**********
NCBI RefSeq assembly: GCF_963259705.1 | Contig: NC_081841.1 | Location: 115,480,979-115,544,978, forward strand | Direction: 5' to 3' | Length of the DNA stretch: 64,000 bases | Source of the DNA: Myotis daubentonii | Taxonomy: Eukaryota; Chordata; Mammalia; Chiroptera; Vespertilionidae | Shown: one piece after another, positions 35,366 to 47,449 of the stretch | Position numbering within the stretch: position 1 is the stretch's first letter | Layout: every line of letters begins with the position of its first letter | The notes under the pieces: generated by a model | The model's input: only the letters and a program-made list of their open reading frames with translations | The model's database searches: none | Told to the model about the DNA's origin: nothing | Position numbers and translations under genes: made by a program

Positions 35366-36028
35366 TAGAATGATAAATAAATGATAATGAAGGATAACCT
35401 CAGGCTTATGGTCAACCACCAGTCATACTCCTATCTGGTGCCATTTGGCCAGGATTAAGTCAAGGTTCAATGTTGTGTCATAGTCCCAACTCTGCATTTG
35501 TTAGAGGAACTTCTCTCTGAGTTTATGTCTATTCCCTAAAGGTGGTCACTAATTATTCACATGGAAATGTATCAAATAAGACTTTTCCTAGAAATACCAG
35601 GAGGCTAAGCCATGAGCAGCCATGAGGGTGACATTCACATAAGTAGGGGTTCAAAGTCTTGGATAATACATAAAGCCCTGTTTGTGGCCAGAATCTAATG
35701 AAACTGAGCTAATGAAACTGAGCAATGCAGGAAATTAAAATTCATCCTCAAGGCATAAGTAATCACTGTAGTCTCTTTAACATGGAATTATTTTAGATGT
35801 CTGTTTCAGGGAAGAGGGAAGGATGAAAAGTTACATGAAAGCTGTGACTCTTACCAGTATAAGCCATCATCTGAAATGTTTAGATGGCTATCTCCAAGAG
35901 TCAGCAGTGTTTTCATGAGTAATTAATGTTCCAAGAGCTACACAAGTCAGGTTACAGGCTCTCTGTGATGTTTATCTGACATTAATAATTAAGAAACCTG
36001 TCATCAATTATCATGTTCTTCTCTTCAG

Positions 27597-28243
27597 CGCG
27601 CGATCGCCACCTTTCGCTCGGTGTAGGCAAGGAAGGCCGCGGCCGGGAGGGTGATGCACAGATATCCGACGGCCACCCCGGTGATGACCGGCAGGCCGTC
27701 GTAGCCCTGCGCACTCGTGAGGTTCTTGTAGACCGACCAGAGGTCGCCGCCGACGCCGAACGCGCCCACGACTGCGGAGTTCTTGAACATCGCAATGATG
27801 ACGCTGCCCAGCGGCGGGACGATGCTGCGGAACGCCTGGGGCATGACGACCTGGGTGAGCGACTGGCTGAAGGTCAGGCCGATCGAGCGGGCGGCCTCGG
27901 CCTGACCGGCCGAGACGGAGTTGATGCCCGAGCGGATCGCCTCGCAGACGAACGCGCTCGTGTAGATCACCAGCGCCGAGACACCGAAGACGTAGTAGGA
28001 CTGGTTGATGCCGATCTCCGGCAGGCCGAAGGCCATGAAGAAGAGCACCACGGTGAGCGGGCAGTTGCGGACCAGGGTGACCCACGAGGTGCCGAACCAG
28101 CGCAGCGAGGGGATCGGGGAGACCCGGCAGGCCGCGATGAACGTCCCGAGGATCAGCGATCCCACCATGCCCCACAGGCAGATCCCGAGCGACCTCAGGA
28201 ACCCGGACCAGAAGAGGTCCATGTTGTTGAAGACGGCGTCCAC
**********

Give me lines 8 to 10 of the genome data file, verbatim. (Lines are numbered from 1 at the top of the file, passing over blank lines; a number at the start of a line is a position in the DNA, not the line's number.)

35801 CTGTTTCAGGGAAGAGGGAAGGATGAAAAGTTACATGAAAGCTGTGACTCTTACCAGTATAAGCCATCATCTGAAATGTTTAGATGGCTATCTCCAAGAG
35901 TCAGCAGTGTTTTCATGAGTAATTAATGTTCCAAGAGCTACACAAGTCAGGTTACAGGCTCTCTGTGATGTTTATCTGACATTAATAATTAAGAAACCTG
36001 TCATCAATTATCATGTTCTTCTCTTCAG